Do Popcorn Ceilings Have Asbestos?

Most popcorn ceilings were made with asbestos before the dangers of this deadly material were widely known. Popcorn ceilings were extremely popular from the 1950s to the 1980s.

If your home was built before the 1980s and has popcorn ceiling texture, it may contain asbestos.

Learn how to find out if your popcorn ceilings contain asbestos before you start your next home renovation project.

Are Asbestos Popcorn Ceilings Safe?

Often dubbed a “sleeping monster,” asbestos found in building materials does not pose a risk until it is disturbed. At that point, it becomes extremely dangerous, putting anyone who breathes it in at risk for deadly diseases such as mesothelioma.

If the popcorn ceilings in your home are in good shape, they are likely safe. However, if you notice damage — or if you plan to make changes to your home that might disturb the popcorn ceilings — you will need to act quickly.

Even one exposure to asbestos can increase the risk of asbestos-related diseases.

Asbestos popcorn ceilings can be disturbed during renovations and even normal wear and tear and, as a result, release dangerous fibers into the air. The best plan of action is to have your popcorn ceilings tested for asbestos.

How to Tell If a Popcorn Ceiling Has Asbestos

Since asbestos fibers are so tiny, they might not be visible to the naked eye. The U.S. Consumer Product Safety Commission (CPSC) recommends that homeowners do not touch the ceiling and instead look for tears, abrasions, or water damage.

If you see any damage or you are planning a home renovation, you can hire a trusted professional to take a sample of the ceiling and have it tested for asbestos. If it comes back positive, you can work with a contractor to begin the removal process.

Mesothelioma Hope can help you find a licensed asbestos contractor to inspect your ceiling and keep your family safe from exposure. Contact us today to get started.

6 Tips for Dealing With Asbestos Popcorn Ceilings

If you learn that your popcorn ceilings contain asbestos, follow these useful tips:

  1. Look for visible damage, as that signals it’s time for the ceiling to be removed.
  2. Do not use tape, screws, or nails in the ceiling.
  3. Do not scrape or touch the ceiling.
  4. Do not install shelving that connects with the ceiling.
  5. Do not use bunk beds in a room that has an asbestos popcorn ceiling.
  6. Do not throw pillows or toys at the ceiling.

Removing Asbestos Popcorn Ceilings

If you decide to have your asbestos popcorn ceiling removed, it is critical that you hire someone who will take the proper precautions and follow all guidelines set by the U.S. Environmental Protection Agency (EPA).

Some protective measures include:

  • Arranging services to pick up asbestos waste.
  • Covering light fixtures that can’t be removed with plastic.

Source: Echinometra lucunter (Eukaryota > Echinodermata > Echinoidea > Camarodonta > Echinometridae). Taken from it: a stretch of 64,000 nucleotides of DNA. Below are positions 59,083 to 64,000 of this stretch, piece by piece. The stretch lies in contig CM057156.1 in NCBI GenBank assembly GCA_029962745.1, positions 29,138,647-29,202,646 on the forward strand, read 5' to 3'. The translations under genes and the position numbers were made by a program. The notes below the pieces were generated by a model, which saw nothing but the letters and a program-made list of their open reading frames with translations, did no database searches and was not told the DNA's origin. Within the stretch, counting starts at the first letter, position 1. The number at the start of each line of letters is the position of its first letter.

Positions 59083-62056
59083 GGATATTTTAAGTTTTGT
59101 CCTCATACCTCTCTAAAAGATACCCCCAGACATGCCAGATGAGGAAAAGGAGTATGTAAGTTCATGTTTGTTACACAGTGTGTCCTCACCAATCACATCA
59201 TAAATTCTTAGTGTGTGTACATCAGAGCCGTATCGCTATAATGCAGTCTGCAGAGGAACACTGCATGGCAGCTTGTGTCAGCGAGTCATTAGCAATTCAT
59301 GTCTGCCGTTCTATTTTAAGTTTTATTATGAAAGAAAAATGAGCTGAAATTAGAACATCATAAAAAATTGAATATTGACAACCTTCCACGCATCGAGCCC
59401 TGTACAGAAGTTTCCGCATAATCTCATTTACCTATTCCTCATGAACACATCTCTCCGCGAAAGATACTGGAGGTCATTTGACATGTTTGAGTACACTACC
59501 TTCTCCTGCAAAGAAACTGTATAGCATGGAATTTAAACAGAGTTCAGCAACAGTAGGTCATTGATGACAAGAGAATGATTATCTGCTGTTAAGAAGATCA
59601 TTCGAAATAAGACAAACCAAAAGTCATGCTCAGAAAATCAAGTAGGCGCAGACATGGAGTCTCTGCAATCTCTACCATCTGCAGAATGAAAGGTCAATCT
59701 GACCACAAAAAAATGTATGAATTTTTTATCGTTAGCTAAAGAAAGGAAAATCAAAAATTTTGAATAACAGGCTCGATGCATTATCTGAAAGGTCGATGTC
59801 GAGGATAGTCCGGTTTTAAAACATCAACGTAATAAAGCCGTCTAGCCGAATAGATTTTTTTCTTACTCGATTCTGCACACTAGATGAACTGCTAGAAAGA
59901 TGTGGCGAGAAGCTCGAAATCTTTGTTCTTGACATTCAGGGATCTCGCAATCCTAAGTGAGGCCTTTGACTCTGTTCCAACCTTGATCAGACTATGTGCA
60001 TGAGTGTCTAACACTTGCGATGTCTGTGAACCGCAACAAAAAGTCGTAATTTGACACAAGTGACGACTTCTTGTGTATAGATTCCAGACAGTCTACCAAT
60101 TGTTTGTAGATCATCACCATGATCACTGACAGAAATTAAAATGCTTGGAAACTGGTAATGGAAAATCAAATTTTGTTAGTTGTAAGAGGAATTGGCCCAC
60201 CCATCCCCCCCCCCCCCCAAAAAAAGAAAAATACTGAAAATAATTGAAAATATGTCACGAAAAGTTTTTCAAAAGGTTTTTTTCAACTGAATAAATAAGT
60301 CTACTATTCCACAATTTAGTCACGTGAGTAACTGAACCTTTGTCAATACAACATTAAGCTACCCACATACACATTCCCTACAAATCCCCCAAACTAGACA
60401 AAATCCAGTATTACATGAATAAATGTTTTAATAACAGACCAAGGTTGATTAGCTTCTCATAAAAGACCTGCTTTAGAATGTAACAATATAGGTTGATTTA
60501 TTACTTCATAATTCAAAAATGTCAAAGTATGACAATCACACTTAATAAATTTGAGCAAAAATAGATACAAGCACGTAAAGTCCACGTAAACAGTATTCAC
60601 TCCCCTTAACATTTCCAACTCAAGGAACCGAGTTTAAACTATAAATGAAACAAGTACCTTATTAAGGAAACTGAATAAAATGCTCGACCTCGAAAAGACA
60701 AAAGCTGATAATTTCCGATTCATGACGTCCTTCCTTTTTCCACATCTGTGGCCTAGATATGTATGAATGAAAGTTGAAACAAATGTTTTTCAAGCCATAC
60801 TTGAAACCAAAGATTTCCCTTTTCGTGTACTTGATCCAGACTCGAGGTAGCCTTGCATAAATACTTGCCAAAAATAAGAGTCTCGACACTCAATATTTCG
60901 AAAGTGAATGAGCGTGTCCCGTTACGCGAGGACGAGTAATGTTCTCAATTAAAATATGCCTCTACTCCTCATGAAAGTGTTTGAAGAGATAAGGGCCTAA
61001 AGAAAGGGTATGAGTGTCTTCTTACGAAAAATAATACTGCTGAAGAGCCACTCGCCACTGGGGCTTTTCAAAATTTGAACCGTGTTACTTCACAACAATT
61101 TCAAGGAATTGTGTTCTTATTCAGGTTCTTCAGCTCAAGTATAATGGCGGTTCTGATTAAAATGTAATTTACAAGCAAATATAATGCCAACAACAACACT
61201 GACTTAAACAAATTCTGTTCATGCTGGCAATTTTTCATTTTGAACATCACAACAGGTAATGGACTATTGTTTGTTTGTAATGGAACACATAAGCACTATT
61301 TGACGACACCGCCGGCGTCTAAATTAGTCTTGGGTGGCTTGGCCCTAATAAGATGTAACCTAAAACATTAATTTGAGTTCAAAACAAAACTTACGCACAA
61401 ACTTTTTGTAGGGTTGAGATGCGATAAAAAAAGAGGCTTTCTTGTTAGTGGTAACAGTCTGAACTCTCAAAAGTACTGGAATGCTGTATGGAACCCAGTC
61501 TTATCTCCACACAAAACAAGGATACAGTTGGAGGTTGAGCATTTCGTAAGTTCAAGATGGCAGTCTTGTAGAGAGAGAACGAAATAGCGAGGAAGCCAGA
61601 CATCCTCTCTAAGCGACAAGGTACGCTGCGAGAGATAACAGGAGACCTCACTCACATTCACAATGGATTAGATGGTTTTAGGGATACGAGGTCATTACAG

• Closing vents so asbestos doesn’t get into airways.
  • Ensuring that people and pets stay out of the area.
  • Keeping asbestos materials wet.
  • Placing all asbestos material in sealed waste bags.
  • Removing furniture before asbestos removal.
  • Sealing windows and doors.
  • Turning off fans so asbestos does not travel.
  • Wearing protective gear.

Failing to follow proper safety measures can cause asbestos fibers to become airborne and put everyone in your home in danger.

Need help navigating asbestos popcorn ceiling removal? Our team is here to help — call (866) 608-8933 now.

Seeking Justice for Asbestos Exposure

Many people have developed asbestos-related diseases as a direct result of working with or around asbestos popcorn ceilings. If you or a loved one were exposed to asbestos and were later diagnosed with an asbestos-related disease like mesothelioma, you may be entitled to compensation.

Get in touch with our dedicated team of Patient Advocates today by filling out our free case review form. We can evaluate your case and determine if you may be eligible for financial aid.

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Laura WrightWritten by:

Lead Editor

Laura Wright is a journalist and content strategist with more than 15 years of professional experience. She attended college at the University of Florida, graduating magna cum laude with a bachelor’s degree in journalism in 2008. Her writing has been featured in The Gainesville Sun and other regional publications throughout Florida.

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  1. Bob Vila. (n.d.) All You Need to Know About Popcorn Ceilings Retrieved September 7, 2023, from
  2. Dahlgren, J. G., & Talbott, P. J. (2016). Lung cancer from asbestos textured ceilings: a case study. International journal of occupational and environmental health. Retrieved September 7, 2023, from
  3. Inspection Perfection. (n.d.) Asbestos Containing Popcorn Ceiling in Commercial Residential Buildings. Retrieved September 7, 2023, from
  4. Occupational Safety and Health Administration. (n.d.) Asbestos. Retrieved September 7, 2023, from
  5. United States Consumer Product Safety Commission. (n.d.). Asbestos in the Home. Retrieved September 12, 2023, from
  6. Wallender, L. (2018.) The Best Way to Remove a Popcorn Ceiling. Retrieved September 7, 2023, from

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